In December, the EPA released its widely anticipated final report on fracking confirming that the controversial drilling process impacts drinking water "under some circumstances." In the report, the EPA identified cases of impacts on drinking water at each stage in the fracking water cycle.

The Sierra Club's Virginia chapter is petitioning against HB1678 and its companion bill SB1292, warning that "big polluters want the toxic cocktail of chemicals used in fracking to be kept under wraps—and these bills would make it perfectly legal."

At a subcommittee meeting on Thursday, Miles Morin, the executive director of the Virginia Petroleum Council, spoke in favor of Robinson's bill as it protects industry's secrets while maintaining full disclosure to regulators, The Northern Virginian Daily reported.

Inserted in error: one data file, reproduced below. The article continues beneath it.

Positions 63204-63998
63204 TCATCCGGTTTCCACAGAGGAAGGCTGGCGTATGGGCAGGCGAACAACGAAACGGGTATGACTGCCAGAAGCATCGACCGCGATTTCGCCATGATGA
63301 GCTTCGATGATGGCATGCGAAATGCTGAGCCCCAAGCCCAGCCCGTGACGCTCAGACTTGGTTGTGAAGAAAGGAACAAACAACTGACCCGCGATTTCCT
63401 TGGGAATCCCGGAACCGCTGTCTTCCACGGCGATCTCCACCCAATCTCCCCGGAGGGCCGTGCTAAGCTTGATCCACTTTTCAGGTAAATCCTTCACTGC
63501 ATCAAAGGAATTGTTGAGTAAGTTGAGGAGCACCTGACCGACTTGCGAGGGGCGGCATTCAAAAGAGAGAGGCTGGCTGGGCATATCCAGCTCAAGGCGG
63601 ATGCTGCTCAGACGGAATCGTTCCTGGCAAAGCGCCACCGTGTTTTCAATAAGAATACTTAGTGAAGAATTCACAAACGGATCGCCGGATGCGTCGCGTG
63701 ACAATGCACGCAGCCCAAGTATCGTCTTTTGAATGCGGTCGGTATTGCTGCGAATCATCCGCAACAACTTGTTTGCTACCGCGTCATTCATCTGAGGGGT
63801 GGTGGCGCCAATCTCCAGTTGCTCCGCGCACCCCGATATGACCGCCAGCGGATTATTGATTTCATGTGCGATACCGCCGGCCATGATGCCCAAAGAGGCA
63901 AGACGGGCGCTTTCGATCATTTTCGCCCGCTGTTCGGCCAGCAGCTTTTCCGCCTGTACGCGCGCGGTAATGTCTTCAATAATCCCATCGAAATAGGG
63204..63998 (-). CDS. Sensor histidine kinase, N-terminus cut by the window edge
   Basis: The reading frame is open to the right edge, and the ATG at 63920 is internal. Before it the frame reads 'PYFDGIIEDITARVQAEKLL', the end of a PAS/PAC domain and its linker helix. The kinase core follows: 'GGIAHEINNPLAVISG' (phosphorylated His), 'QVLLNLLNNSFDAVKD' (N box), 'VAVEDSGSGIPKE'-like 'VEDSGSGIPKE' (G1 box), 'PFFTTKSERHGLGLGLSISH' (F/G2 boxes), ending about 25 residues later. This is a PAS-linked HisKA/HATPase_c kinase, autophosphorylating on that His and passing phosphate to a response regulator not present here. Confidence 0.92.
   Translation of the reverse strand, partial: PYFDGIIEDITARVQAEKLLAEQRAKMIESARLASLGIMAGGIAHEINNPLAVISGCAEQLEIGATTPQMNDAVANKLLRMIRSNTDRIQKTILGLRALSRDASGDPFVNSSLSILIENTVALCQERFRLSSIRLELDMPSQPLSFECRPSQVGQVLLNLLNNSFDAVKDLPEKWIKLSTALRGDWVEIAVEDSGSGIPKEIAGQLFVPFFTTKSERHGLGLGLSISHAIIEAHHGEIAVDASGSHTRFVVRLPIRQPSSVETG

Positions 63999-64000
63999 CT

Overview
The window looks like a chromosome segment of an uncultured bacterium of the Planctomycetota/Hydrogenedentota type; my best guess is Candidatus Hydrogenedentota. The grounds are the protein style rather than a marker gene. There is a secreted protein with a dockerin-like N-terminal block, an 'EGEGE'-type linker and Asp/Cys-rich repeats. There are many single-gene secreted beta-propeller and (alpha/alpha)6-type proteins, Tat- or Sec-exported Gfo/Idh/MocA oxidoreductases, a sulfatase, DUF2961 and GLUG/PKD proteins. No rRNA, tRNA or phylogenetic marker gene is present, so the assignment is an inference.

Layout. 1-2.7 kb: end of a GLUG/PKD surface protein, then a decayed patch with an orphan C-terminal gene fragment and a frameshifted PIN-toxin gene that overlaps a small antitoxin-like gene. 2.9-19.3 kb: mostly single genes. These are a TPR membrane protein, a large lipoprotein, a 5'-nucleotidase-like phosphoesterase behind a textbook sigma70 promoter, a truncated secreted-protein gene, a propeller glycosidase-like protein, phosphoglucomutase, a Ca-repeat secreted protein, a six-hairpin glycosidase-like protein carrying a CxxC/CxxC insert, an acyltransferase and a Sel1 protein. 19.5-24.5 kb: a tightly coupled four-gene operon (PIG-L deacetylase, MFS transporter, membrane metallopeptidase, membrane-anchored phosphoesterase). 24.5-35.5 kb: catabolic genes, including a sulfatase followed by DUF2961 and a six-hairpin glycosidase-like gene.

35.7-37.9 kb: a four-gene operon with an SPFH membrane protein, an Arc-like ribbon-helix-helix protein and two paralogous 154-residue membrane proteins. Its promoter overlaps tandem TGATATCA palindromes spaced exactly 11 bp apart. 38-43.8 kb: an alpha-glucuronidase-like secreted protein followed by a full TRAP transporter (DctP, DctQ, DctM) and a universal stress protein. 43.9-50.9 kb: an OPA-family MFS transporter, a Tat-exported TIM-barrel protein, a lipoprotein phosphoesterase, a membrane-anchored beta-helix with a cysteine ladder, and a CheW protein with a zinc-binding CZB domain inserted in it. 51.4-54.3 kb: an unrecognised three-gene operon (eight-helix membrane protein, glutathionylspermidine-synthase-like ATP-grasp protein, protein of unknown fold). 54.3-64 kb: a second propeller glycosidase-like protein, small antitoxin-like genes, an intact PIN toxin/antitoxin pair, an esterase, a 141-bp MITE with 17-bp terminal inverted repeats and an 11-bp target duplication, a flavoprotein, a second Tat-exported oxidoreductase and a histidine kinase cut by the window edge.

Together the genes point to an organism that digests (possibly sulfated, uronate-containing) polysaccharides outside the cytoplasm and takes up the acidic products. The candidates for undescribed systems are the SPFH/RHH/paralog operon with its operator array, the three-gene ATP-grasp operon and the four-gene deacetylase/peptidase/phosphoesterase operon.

"With this protection, Virginia would still have one of the strongest chemical disclosure requirements in the country," Morin said.

However, in an editorial from the Free Lance-Star, the editors note that this argument from energy companies "isn't good enough" for residents fearful of fracking contamination:

"The argument from energy companies, using some state legislators as their megaphones, is that disclosure of the chemicals pumped into the ground would give away trade secrets.